The original at one time included four farms and up to 10,000 acres that William Massie owned. Today it is about 20 acres. It has always been a farm of some sort.” The house, as Morgan describes it, “has four large rooms, with a center hall across the front and a T with a hall and two large rooms and an added large kitchen at the back of the house. An upstairs was added on the T about 1840 or so. The panes in the windows across the front are very interesting. Each window has a narrow panel of glass on each side and a wide pane in the middle.”

“Pharsalia is an amazing place,” says Steve Crandall of Tectonics II Construction, and of Devil’s Backbone Brewing Company, which is presenting a farm to table meal and wine tasting there on August 9. “It still has all the infrastructure buildings – slave hospital, outdoor kitchens, ice pits four-seater outdoor potty – in place. And it sits on this amazing bucolic hill overlooking vineyards and apple orchards. The house is kept up pristine. Foxie Morgan has done an amazing job restoring it and bringing in period furniture. It’s a neat asset for Nelson County.”

As with any property, historic or not, Pharsalia requires continual maintenance and rehabilitation to be kept in such great shape.  “We’ve taken a room at a time, one a year, to restore,” Morgan says. “We’ve documented things we’ve found, like pig and horse hair in the plaster, but we’ve also left things in the wall. We put in a little bag of money and a note – somebody else will find it in another 100 years.”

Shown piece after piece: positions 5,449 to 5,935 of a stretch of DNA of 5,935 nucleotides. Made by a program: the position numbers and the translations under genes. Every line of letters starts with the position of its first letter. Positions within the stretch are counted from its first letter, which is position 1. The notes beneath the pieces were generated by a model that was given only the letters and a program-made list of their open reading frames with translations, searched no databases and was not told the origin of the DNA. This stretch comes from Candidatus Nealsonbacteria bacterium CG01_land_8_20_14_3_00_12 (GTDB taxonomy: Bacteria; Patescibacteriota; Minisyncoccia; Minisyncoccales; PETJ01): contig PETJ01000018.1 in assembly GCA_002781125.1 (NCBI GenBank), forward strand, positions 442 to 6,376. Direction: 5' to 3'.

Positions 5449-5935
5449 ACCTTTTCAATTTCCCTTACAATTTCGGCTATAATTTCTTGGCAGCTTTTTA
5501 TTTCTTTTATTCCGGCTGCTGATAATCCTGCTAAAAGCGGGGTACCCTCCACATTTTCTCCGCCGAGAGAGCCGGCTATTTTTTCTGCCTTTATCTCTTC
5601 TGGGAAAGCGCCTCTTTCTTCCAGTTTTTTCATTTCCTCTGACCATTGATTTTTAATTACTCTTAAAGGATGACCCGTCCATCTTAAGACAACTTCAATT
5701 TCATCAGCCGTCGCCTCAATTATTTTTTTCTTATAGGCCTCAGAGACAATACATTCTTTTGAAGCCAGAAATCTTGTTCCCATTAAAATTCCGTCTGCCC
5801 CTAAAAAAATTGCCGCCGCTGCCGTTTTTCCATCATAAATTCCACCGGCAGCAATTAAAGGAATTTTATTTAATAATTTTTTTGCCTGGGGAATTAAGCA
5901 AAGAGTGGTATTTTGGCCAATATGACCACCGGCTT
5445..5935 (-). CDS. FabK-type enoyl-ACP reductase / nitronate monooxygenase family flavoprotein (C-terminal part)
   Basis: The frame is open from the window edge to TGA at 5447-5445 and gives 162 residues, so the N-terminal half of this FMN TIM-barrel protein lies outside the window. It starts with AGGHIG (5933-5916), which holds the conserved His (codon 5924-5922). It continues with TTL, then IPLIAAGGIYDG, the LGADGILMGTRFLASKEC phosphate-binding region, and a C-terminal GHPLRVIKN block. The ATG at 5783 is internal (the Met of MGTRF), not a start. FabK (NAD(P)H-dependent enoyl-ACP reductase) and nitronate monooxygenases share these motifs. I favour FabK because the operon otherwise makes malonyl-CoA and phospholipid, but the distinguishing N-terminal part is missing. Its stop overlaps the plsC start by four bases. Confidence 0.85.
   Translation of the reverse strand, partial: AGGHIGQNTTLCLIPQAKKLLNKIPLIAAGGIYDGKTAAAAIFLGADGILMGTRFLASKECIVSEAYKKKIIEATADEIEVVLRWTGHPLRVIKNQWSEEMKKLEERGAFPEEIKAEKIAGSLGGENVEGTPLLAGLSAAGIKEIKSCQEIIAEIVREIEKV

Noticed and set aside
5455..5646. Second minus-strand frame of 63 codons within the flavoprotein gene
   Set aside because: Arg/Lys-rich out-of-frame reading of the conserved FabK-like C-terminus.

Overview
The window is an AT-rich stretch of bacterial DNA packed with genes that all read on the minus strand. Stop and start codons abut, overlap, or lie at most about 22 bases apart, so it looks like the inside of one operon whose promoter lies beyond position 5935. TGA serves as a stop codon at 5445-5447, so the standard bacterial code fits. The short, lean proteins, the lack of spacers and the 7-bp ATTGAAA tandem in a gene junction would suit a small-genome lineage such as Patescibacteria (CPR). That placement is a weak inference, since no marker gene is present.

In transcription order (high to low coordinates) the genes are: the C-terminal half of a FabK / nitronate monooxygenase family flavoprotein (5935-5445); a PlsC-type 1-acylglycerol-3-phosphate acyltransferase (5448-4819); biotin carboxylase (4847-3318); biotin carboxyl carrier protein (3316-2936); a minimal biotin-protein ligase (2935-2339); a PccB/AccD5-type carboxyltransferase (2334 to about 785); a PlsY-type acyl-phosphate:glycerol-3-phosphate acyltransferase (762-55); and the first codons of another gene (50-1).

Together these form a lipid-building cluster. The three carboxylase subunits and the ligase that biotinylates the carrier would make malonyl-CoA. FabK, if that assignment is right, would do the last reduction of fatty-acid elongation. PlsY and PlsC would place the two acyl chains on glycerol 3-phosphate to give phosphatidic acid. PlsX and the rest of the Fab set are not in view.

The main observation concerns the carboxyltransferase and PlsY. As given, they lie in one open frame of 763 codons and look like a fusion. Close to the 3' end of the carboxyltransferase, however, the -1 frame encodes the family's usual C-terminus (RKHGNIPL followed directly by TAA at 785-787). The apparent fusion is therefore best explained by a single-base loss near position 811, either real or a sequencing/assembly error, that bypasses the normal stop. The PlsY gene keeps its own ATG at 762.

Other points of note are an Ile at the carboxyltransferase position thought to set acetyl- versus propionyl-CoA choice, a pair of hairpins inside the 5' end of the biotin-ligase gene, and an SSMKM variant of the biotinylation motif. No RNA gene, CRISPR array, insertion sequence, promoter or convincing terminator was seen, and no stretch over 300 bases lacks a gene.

“My parents did a wonderful job of keeping good roofs on buildings. Some things are preserved correctly, and some things haven’t been touched. So I feel like we’re a good teaching plantation. Last week Monticello was here studying our slave quarters. Ours are called saddleback design. They took measurements and pointed out a lot of things I never realized.” Ever the historian, Morgan is asking everyone coming to a family reunion this June to bring their photos of original Pharsalia items, “so we can make a book of Massie pieces and know where they are.”